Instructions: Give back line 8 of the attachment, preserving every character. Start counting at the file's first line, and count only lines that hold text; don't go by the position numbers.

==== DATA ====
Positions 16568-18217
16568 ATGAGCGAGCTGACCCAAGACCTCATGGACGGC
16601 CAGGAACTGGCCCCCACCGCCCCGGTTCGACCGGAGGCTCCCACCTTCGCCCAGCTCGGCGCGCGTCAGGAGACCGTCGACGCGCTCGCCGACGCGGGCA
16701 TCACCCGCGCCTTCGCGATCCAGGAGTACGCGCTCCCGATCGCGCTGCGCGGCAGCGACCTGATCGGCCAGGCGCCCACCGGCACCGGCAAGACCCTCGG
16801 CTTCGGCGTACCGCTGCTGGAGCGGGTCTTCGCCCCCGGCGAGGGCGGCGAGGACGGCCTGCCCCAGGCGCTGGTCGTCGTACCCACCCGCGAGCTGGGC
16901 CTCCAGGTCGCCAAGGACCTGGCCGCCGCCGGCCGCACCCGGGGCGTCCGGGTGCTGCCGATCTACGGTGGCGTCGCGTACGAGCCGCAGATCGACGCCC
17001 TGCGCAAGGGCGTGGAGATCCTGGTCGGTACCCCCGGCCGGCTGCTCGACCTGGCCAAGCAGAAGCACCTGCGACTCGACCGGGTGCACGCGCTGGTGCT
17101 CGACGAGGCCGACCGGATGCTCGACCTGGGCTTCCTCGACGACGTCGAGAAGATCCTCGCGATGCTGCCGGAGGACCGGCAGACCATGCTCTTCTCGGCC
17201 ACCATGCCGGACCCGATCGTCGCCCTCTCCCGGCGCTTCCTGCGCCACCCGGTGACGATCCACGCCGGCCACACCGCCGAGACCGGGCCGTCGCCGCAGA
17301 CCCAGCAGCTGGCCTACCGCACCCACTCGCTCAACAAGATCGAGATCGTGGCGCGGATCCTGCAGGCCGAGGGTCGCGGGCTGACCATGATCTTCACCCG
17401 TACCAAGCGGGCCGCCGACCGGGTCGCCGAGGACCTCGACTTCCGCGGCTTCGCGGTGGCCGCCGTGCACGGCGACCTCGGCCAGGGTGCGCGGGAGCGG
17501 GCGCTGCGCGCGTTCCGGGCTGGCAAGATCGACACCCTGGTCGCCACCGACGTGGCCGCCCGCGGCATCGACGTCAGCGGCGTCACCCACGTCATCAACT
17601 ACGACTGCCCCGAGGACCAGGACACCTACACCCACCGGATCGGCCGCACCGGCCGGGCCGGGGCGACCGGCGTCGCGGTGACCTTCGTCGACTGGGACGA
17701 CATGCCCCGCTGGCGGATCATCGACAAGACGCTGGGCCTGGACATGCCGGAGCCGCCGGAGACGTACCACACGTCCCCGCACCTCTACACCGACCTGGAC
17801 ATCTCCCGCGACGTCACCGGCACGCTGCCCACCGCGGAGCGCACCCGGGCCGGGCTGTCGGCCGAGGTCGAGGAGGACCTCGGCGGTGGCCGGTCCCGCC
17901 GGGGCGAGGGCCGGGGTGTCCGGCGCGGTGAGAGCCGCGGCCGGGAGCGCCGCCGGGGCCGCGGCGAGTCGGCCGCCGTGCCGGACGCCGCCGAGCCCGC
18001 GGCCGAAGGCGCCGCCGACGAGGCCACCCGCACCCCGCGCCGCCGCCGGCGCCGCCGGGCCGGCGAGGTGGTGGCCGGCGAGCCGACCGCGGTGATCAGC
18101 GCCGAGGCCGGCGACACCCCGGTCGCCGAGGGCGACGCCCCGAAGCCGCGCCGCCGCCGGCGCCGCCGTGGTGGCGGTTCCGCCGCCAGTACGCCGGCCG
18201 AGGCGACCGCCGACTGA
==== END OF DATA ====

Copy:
17101 CGACGAGGCCGACCGGATGCTCGACCTGGGCTTCCTCGACGACGTCGAGAAGATCCTCGCGATGCTGCCGGAGGACCGGCAGACCATGCTCTTCTCGGCC